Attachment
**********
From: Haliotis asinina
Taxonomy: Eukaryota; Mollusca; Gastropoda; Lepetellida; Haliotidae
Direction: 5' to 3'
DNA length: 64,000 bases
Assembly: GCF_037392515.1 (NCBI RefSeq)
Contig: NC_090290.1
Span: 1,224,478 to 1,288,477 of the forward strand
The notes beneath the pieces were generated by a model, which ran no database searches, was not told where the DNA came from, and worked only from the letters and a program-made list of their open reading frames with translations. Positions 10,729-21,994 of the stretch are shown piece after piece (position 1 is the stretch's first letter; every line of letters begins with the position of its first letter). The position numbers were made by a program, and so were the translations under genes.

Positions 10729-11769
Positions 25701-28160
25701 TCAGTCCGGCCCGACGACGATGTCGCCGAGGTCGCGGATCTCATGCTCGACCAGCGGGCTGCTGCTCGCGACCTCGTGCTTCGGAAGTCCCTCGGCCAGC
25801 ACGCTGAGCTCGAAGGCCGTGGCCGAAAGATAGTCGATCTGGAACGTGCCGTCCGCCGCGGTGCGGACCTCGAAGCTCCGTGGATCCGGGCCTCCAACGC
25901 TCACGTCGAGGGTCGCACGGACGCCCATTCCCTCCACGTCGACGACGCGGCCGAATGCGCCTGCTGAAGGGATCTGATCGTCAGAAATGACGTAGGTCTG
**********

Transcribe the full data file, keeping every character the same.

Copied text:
From: Haliotis asinina
Taxonomy: Eukaryota; Mollusca; Gastropoda; Lepetellida; Haliotidae
Direction: 5' to 3'
DNA length: 64,000 bases
Assembly: GCF_037392515.1 (NCBI RefSeq)
Contig: NC_090290.1
Span: 1,224,478 to 1,288,477 of the forward strand
The notes beneath the pieces were generated by a model, which ran no database searches, was not told where the DNA came from, and worked only from the letters and a program-made list of their open reading frames with translations. Positions 10,729-21,994 of the stretch are shown piece after piece (position 1 is the stretch's first letter; every line of letters begins with the position of its first letter). The position numbers were made by a program, and so were the translations under genes.

Positions 10729-11769
Positions 25701-28160
25701 TCAGTCCGGCCCGACGACGATGTCGCCGAGGTCGCGGATCTCATGCTCGACCAGCGGGCTGCTGCTCGCGACCTCGTGCTTCGGAAGTCCCTCGGCCAGC
25801 ACGCTGAGCTCGAAGGCCGTGGCCGAAAGATAGTCGATCTGGAACGTGCCGTCCGCCGCGGTGCGGACCTCGAAGCTCCGTGGATCCGGGCCTCCAACGC
25901 TCACGTCGAGGGTCGCACGGACGCCCATTCCCTCCACGTCGACGACGCGGCCGAATGCGCCTGCTGAAGGGATCTGATCGTCAGAAATGACGTAGGTCTG